The Google Sheets API allows you to manipulate Sheets data from outside Google Sheets. You can manipulate it programmatically using your preferred programming language or through any app or platform that lets you connect to an API. This allows you to use your Google Sheets spreadsheets as databases.
In this post, you will learn all about the Google Sheets API, including what it is, its pricing, and its limitations. You will also learn how the API works, the different connection options available, as well as where to find documentation for your preferred programming language.
What is the Google Sheets API?
Some of the most common uses of the Google Sheets API include the following:
- Create spreadsheets
- Read and write values to cells
- Update formatting
- Manage Connected Google Sheets Sheets
Is the Google Sheets API Free?
Google Sheets’ API is free to use, but usage limits apply to each user. If your app experiences heavy traffic from many users, you’ll see an error message (429: Too many requests). In other words, if you exceed the number of requests, your account won't be charged for the overage.
Google Sheets API Limits
The Google Sheets API has some built-in limitations to protect the system from hackers. These limits or quotas apply to both read and write requests.
Read & Write Requests
The quotas below apply separately to each type of request: read and write.
- Per day per project: unlimited
- Per minute per project: 300
- Per minute per user per project: 60
Time-Based Quota Errors
The Google Sheets API documentation recommends using an exponential backoff algorithm to implement a small delay to resolve time-based quota errors. For more instructions, you can check out the Google Cloud Storage documentation on how to implement the exponential backoff algorithm.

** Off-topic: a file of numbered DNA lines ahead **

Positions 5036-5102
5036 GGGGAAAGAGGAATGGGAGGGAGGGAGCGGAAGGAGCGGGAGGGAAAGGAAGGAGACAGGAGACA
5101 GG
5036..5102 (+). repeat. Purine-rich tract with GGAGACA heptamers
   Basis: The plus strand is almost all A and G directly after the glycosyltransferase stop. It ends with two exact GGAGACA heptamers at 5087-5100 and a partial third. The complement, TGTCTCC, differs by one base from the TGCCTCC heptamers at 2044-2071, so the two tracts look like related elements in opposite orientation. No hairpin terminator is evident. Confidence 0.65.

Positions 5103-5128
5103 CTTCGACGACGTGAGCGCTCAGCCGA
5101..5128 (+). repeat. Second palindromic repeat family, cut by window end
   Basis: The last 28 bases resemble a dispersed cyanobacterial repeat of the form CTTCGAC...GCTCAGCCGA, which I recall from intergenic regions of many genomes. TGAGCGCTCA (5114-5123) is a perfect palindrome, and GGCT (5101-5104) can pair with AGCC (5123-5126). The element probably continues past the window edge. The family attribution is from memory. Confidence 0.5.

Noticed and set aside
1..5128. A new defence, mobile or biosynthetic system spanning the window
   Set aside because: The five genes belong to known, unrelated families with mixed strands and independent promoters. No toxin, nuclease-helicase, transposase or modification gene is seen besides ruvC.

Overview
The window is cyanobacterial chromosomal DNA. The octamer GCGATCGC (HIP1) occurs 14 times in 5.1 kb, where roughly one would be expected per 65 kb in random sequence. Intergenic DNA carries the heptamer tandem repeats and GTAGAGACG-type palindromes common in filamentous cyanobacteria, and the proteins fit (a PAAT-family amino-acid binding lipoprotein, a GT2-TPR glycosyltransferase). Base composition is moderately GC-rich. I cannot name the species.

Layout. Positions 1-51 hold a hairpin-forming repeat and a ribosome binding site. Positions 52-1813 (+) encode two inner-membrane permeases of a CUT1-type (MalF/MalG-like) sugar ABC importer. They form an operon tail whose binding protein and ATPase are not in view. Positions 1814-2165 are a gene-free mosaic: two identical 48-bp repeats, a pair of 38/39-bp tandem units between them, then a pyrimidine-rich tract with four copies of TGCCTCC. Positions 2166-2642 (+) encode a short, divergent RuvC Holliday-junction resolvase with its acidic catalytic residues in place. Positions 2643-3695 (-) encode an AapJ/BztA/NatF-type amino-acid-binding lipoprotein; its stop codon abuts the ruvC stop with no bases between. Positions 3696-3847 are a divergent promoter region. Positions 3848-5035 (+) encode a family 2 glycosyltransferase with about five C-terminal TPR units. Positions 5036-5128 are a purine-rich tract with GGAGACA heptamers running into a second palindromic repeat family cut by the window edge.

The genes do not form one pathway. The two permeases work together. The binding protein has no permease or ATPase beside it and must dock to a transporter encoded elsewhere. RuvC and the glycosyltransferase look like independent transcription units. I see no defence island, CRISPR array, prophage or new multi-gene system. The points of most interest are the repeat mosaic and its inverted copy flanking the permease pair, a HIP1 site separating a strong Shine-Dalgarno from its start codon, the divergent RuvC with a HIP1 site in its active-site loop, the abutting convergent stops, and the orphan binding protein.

You view and manage your quotas using a variety of methods.
- Google Cloud Console
- Google Cloud CLI
- Service Usage API
- Quota Metrics in Cloud Monitoring
Request Higher Quotas
If you exceed your quotas, you can request higher ones. However, this process requires that your request meet a set of undisclosed and strict criteria. You will be notified whether your request has been approved or denied.
How does the Google Sheets API Work?
Google Sheets’ RESTful Application Programming Interface (API) allows you to interact directly with your spreadsheets. You can choose whether to code an app or use a no-code solution, depending on your needs and programming skills. No-code solutions include existing apps that allow you to connect to an API, like Tableau or Supermetrics. In order to connect, you will need to enable the API and generate the necessary API key.
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Enable the Google Sheets API
To enable the Google Sheets API, follow the instructions below.
- 1. Log in to your Google Cloud Console.
- 2. Click the menu to access “APIs & Services”, then “Enabled APIs & services”.
- 3. Click the button that says “+ ENABLE APIS AND SERVICES”.
- 4. Search for the Google Sheets API, as shown below and click on the result.
- 5. Click to enable the Google Sheets API.
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- 6. Click the blue button to create the credentials.
- 7. To define the credential type, make sure that you have selected the Google Sheets API.
- 8. Select whether you want to access user data or application data.
- 9. Specify whether you will be using any of the products listed and click “Next”.
- 10. Type in the required account details.
- 11. Select the role you want to grant, then click “Done” to finish.
Google Sheets API Documentation
- Create Spreadsheets
- Read/Write Cell Values
- Update Spreadsheets
- Date/Number Formats
- Pivot Tables
- Conditional Formatting
- Developer Metadata
- Connected Sheets
- Field Masks
- Google Charts
As you have seen, the Google Sheets API allows you to interact with your Google Sheets data programmatically. You can read and write data to your spreadsheet using other platforms and apps, including ones you build using your preferred programming language. You can then use Google Sheets as a database and run queries and functions from wherever you want.